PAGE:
Mining giants BHP and Rio Tinto paid a quarter of all corporate income tax in Australia for the 2021-22 financial year, but more than 800 large companies paid no tax at all, new data has revealed.

The Australian Taxation Office’s ninth corporate tax transparency report covered 2713 corporate entities.

They included 1496 foreign-owned companies with an income of at least $100m, 590 Australian public entities with an income of at least $100m, and 627 Australian-owned resident private companies with an income of $200m or more.

The report found the amount of tax collected increased due to rising mining profits and higher oil prices, but 831 companies did not pay any tax.

Various reasons were given, including companies making an accounting loss or claiming tax offsets that reduced their tax bill to nil.

The ATO noted it was similar to ASX data, which showed about 20 to 30 per cent of ASX 500 companies reported a net loss to their shareholders.

“The fact that an entity pays no income tax does not necessarily mean that they are not meeting their obligations,” ATO deputy commissioner Rebecca Saint said.

“Tax is paid on profit, not gross income. Even entities with large revenue streams may not make a profit for a variety of reasons.

“There are legitimate reasons why a company may pay no income tax. For example, they may not have made a profit for the year or may be in the start phase of their business.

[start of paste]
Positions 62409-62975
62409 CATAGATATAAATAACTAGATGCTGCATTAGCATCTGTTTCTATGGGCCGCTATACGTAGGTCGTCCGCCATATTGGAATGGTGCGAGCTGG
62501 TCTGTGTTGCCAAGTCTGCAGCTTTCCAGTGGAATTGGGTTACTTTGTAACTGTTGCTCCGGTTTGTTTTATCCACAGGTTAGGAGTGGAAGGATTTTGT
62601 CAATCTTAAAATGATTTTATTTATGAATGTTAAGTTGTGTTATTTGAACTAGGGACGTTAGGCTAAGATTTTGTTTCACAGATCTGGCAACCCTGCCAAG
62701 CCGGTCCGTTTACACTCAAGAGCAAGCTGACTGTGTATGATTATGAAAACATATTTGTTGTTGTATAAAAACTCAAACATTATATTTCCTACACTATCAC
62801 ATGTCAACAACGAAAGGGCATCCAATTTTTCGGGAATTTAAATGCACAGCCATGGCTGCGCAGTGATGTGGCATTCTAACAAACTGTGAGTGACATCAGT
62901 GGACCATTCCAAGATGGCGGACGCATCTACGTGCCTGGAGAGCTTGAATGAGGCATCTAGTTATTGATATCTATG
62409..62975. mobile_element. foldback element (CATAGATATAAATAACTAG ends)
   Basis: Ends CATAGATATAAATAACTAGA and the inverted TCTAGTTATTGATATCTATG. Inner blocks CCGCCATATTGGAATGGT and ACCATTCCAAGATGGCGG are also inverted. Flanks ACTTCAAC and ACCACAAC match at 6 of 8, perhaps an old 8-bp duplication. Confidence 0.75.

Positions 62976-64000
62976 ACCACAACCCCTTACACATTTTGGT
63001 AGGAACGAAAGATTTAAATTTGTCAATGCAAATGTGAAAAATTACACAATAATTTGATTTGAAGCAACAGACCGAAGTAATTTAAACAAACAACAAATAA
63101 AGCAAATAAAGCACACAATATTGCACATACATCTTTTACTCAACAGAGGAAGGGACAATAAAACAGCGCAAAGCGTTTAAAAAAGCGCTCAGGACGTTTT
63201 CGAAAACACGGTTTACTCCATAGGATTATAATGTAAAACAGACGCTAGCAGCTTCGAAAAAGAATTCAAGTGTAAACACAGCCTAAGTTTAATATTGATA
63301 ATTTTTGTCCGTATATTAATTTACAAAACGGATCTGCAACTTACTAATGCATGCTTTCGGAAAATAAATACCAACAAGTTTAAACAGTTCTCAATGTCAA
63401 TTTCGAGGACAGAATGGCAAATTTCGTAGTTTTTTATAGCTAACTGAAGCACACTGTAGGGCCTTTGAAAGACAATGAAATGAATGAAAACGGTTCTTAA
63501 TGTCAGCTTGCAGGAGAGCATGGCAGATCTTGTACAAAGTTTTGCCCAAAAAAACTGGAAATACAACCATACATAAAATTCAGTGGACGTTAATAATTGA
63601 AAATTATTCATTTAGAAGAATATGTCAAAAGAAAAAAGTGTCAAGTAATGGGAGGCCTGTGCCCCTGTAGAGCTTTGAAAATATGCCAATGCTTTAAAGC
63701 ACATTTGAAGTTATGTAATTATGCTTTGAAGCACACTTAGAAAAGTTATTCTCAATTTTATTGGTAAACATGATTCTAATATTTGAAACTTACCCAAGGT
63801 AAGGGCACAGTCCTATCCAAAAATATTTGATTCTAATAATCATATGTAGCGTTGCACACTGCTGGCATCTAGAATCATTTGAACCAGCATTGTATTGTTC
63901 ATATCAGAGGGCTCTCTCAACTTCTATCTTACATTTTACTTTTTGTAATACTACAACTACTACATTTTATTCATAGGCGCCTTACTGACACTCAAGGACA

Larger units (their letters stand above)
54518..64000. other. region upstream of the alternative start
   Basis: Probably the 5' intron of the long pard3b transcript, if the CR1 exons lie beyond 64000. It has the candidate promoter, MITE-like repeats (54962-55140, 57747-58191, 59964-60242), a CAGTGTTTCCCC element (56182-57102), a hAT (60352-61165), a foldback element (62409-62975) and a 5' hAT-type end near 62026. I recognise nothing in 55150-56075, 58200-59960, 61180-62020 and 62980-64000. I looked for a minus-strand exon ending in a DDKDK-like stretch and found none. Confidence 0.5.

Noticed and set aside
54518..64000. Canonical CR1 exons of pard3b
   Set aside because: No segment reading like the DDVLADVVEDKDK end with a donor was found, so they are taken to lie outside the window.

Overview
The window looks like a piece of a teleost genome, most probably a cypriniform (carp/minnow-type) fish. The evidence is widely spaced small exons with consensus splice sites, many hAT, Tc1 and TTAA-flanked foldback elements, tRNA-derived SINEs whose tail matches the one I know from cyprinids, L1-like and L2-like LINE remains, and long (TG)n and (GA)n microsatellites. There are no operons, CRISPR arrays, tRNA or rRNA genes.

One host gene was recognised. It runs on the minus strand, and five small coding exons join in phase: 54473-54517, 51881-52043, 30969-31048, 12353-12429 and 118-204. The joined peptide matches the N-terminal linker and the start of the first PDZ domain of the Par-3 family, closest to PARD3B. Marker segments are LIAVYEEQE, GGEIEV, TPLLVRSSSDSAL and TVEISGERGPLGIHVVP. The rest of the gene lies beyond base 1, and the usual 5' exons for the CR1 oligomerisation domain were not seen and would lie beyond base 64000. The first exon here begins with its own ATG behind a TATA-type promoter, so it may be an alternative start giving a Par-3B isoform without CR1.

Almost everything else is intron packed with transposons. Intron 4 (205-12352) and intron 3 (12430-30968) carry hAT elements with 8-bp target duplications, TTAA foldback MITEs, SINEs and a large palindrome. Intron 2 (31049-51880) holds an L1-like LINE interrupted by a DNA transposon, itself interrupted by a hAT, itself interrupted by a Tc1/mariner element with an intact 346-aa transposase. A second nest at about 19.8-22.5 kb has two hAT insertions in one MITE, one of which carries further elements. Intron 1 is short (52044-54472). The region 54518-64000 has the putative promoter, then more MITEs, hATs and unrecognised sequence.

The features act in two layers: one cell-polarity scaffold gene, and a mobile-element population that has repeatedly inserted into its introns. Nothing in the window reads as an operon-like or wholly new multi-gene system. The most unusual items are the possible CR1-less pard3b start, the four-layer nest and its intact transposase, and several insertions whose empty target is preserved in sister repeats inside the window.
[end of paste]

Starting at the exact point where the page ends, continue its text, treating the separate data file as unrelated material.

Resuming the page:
“The Australian community can be assured we pay close attention to those who pay no income tax to ensure that they are not trying to game the system.”

In total, companies paid a record $83.8bn in income tax – up 22 per cent from the previous year and almost 50 per cent higher than two years ago.

Ms Saint said the tax boost came from the mining sector, reflecting strong commodity prices.

“The 2022 income year was the first year that the mining sector paid more tax than all other sectors combined – something we haven’t seen in the history of the CTT report,” she said.

“In fact, the mining sector paid more tax in 2021-22 than the total tax from all sectors in the each of the first three years of CTT reporting.”

Since the Tax Avoidance Taskforce was set up in 2016, more than $27.7bn had been collected in additional tax revenue from multinational enterprises and businesses.

In 2022-2023, the ATO said a record $6.4bn in tax revenue had been secured from public and multinational businesses.


  • BHP Group – $9.5bn
  • Rio Tinto – $9.1bn
  • Fortescue Metals Group – $3.5bn
  • CBA – $3bn
  • Westpac – $2.2bn
  • BHP Iron Ore (Jimblebar) – $1.9bn
  • NAB – $1.6bn
  • ANZ – $1.6bn
  • Mitsubishi Development – $1.4bn
  • Roy Hill Holdings – $1.4bn
Read related topics:Tax Time

Source link

Leave a Reply

Your email address will not be published. Required fields are marked *